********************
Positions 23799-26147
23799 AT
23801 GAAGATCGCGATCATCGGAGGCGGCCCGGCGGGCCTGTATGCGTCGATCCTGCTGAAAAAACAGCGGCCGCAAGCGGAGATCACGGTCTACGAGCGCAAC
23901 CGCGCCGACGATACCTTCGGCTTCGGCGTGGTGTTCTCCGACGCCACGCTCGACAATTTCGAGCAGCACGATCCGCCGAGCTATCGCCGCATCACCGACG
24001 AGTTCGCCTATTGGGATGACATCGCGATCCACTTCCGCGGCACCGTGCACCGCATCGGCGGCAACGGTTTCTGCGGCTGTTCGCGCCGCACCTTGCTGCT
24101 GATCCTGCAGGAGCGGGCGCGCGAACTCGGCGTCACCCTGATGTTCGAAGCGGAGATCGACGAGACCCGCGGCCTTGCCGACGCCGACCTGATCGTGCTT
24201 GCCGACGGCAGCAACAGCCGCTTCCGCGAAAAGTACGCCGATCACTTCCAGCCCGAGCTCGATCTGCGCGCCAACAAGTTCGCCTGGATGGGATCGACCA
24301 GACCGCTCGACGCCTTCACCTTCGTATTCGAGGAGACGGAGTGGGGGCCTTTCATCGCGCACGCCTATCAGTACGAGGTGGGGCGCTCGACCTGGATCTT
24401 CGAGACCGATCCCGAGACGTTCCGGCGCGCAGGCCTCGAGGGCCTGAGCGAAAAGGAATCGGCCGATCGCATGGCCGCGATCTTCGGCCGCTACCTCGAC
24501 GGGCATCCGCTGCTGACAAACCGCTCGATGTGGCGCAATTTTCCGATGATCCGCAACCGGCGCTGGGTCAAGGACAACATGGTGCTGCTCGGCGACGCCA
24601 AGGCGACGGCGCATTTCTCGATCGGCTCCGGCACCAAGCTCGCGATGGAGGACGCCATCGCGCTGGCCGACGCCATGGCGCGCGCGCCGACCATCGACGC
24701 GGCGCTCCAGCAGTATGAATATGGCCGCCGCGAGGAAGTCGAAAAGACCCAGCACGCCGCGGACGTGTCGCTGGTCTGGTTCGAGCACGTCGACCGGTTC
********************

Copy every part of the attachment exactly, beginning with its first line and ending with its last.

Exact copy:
Positions 23799-26147
23799 AT
23801 GAAGATCGCGATCATCGGAGGCGGCCCGGCGGGCCTGTATGCGTCGATCCTGCTGAAAAAACAGCGGCCGCAAGCGGAGATCACGGTCTACGAGCGCAAC
23901 CGCGCCGACGATACCTTCGGCTTCGGCGTGGTGTTCTCCGACGCCACGCTCGACAATTTCGAGCAGCACGATCCGCCGAGCTATCGCCGCATCACCGACG
24001 AGTTCGCCTATTGGGATGACATCGCGATCCACTTCCGCGGCACCGTGCACCGCATCGGCGGCAACGGTTTCTGCGGCTGTTCGCGCCGCACCTTGCTGCT
24101 GATCCTGCAGGAGCGGGCGCGCGAACTCGGCGTCACCCTGATGTTCGAAGCGGAGATCGACGAGACCCGCGGCCTTGCCGACGCCGACCTGATCGTGCTT
24201 GCCGACGGCAGCAACAGCCGCTTCCGCGAAAAGTACGCCGATCACTTCCAGCCCGAGCTCGATCTGCGCGCCAACAAGTTCGCCTGGATGGGATCGACCA
24301 GACCGCTCGACGCCTTCACCTTCGTATTCGAGGAGACGGAGTGGGGGCCTTTCATCGCGCACGCCTATCAGTACGAGGTGGGGCGCTCGACCTGGATCTT
24401 CGAGACCGATCCCGAGACGTTCCGGCGCGCAGGCCTCGAGGGCCTGAGCGAAAAGGAATCGGCCGATCGCATGGCCGCGATCTTCGGCCGCTACCTCGAC
24501 GGGCATCCGCTGCTGACAAACCGCTCGATGTGGCGCAATTTTCCGATGATCCGCAACCGGCGCTGGGTCAAGGACAACATGGTGCTGCTCGGCGACGCCA
24601 AGGCGACGGCGCATTTCTCGATCGGCTCCGGCACCAAGCTCGCGATGGAGGACGCCATCGCGCTGGCCGACGCCATGGCGCGCGCGCCGACCATCGACGC
24701 GGCGCTCCAGCAGTATGAATATGGCCGCCGCGAGGAAGTCGAAAAGACCCAGCACGCCGCGGACGTGTCGCTGGTCTGGTTCGAGCACGTCGACCGGTTC